About the Project
The PhD project will investigate the use of humanoid robots as interactive partners in the study of social synchrony, and their potential to aid in the development of social synchrony behaviours in children with autism.
Social synchrony refers to the spontaneous temporal alignment of behaviours that contribute to social communication, including speech, movement, gesture and facial displays (Feldman, 2007). Examples include nodding in time to your social partner’s speech, or walking together in time. Socially synchronising with another person has a variety of pro-social consequences including increasing rapport (Vacharkulksemsuk & Fredrickson, 2011), affiliation (Hove & Risen, 2009) and co-operation (Rabinowitch & Meltzoff, 2017). Thus, social synchrony is a critical part of successful social interaction. Social synchrony can be measured in naturalistic settings using observational measures. However, lab experiments have demonstrated that just the act of tapping in time with a social partner is sufficient to induce the positive effects of social synchrony (Hove & Risen, 2009). There is emerging evidence that social synchrony is atypical in autism (e.g. Kaur et al., 2018; Koehne et al., 2016) and it can be hypothesised that this relates to the difficulties in social communication that are characteristic of the condition.
An exciting and emerging technique for measuring the ability of humans to use social synchrony is humanoid robots. These robots (our lab uses Nao and Pepper robots) can be carefully controlled and this predictability makes them ideal for use in synchrony research, which relies on precise temporal measurements. The PhD will involve two phases. The first will involve the development and testing of a novel protocol to assess social synchrony in children using humanoid robots as the social partner. The second phase will use these paradigms to measure social synchrony in autistic children, with a focus on how capacity for social synchrony contributes to key autistic traits. The specific design of the PhD will be determined by the student under the guidance of their supervisors. The PhD will make an important contribution to our understanding of the role of social synchrony in the social development of both neurotypical and autistic children.
The PhD project will be based in the School of Psychology at Cardiff University in the Wales Autism Research Centre, which is part of the Cardiff University Centre for Human Developmental Science. The project is also in collaboration Cardiff University Centre for Artificial Intelligence, Robotics and Human-Machine Systems (IROHMS). The student will be supervised by an interdisciplinary team with expertise in developmental psychology and neuroscience (E. von dem Hagen, C. Jones), and robotics (C. Wallbridge). We are looking for an enthusiastic and motivated individual with an excellent degree in psychology, medicine, neuroscience, physics, engineering/computer science, or a related discipline.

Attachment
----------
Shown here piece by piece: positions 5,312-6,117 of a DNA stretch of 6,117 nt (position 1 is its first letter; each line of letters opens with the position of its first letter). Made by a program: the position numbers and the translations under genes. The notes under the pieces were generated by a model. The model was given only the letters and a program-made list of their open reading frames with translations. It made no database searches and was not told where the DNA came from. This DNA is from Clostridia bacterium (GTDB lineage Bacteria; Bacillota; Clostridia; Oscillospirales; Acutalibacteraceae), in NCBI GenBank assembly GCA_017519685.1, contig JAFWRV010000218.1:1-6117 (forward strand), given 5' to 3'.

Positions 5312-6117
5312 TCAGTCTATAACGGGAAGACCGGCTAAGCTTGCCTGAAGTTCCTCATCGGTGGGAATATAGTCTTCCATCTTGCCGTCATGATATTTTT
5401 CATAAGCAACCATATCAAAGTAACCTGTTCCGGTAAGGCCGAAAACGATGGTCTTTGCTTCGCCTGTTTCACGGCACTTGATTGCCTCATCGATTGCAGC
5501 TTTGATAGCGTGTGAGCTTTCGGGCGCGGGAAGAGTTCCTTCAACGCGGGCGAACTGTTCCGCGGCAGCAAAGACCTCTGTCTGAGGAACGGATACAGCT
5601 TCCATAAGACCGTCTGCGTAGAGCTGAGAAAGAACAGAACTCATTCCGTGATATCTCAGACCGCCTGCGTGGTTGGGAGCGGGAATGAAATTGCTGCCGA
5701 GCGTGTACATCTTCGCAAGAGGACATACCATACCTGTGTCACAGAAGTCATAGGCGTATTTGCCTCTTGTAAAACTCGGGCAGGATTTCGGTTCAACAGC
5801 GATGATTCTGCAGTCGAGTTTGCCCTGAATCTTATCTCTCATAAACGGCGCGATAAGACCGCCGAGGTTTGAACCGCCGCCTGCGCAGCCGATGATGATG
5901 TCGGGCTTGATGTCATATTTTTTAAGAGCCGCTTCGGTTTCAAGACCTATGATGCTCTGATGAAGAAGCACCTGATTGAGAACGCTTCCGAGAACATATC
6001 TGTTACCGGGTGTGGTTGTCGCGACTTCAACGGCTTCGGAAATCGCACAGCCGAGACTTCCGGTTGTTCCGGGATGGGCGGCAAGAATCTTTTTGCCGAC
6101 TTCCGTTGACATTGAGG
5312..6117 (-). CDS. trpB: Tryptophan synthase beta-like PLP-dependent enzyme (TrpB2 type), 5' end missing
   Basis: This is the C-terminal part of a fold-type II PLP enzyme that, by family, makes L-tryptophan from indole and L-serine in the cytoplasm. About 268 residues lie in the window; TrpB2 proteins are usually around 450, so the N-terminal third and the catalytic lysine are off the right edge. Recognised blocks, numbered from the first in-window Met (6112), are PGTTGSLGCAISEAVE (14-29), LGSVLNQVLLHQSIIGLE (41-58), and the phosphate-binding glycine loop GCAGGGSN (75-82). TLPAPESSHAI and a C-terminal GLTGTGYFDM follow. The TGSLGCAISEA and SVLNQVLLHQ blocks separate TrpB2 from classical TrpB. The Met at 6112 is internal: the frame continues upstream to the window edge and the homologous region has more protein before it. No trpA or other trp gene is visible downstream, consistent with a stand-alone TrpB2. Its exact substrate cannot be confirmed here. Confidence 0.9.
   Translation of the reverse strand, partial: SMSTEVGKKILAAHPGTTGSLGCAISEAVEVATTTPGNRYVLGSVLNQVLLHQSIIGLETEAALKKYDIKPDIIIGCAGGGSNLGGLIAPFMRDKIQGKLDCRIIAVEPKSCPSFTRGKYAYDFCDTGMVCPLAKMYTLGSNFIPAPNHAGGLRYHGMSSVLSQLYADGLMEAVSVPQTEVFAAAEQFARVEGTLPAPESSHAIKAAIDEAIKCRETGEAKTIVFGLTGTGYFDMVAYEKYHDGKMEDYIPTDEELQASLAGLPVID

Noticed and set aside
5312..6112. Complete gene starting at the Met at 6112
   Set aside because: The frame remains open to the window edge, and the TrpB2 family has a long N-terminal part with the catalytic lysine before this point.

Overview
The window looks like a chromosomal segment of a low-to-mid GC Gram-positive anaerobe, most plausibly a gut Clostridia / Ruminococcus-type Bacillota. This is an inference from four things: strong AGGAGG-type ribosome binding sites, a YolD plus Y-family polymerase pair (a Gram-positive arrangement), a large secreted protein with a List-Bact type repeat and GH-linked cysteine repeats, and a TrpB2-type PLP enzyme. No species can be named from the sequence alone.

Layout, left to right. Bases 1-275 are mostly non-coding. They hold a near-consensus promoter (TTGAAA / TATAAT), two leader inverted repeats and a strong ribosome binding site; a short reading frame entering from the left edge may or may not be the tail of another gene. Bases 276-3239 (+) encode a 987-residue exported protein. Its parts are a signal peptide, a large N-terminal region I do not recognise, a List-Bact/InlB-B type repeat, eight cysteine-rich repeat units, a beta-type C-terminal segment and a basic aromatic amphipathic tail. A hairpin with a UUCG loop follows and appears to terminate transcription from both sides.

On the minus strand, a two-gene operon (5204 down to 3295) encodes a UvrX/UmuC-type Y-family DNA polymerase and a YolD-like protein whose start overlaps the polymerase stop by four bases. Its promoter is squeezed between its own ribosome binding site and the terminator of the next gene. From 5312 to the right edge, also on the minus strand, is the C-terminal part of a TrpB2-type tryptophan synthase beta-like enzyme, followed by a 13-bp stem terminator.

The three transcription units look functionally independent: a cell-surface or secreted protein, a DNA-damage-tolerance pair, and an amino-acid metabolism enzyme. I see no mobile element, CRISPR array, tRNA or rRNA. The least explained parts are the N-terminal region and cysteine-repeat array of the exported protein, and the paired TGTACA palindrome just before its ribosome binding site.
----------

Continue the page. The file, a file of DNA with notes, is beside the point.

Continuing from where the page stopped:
Any questions about the project can be directed to Dr Catherine Jones [Email Address Removed]
The studentship will commence in October 2021 and will cover your tuition fees (at UK level) as well as a maintenance grant. In 2020-21 the maintenance grant for full-time students was £15,285 per annum. As well as tuition fees and a maintenance grant, all School of Psychology students receive access to courses offered by the University’s Doctoral Academy and become members of the University Doctoral Academy.
As only one studentship is available and a very high standard of applications is typically received, the successful applicant is likely to have a very good first degree (a First or Upper Second class BSc Honours or equivalent) and/or be distinguished by having relevant research experience.
However, there are a limited number of studentships available for international/EU applicants that can cover full or partial fees
Hove, M. J., & Risen, J. L. (2009). It's all in the timing: Interpersonal sychrony increases affiliation. Social Cognition, 27(6), 949-960.
Kaur, M., M. Srinivasan, S., & N. Bhat, A. (2018). Comparing motor performance, praxis, coordination, and interpersonal synchrony between children with and without Autism Spectrum Disorder (ASD). Research in Developmental Disabilities, 72, 79-95. doi:10.1016/j.ridd.2017.10.025
Koehne, S., Hatri, A., Cacioppo, J. T., & Dziobek, I. (2016). Perceived interpersonal synchrony increases empathy: Insights from autism spectrum disorder. Cognition, 146, 8-15. doi:10.1016/j.cognition.2015.09.007
Rabinowitch, T.-C., & Meltzoff, A. N. (2017). Synchronized movement experience enhances peer cooperation in preschool children. Journal of Experimental Child Psychology, 160, 21-32. doi:10.1016/j.jecp.2017.03.001
Vacharkulksemsuk, T., & Fredrickson, B. L. (2011). Strangers in sync: Achieving embodied rapport through shared movements. Journal of Experimental Social Psychology. doi:10.1016/j.jesp.2011.07.015
How to Apply
Applicants should apply to the Doctor of Philosophy in Psychology with a start date of October 2021
In the research proposal section of your application, please specify the project title and supervisors of this project and copy the project description in the text box provided. In the funding section, please select 'I will be applying for a scholarship/grant' and specify that you are applying for advertised funding from Exploring social synchrony in neurotypical and autistic children using humanoid robot.
Deadline for applications is the 19th March 2021 with interviews taking place in April 2021
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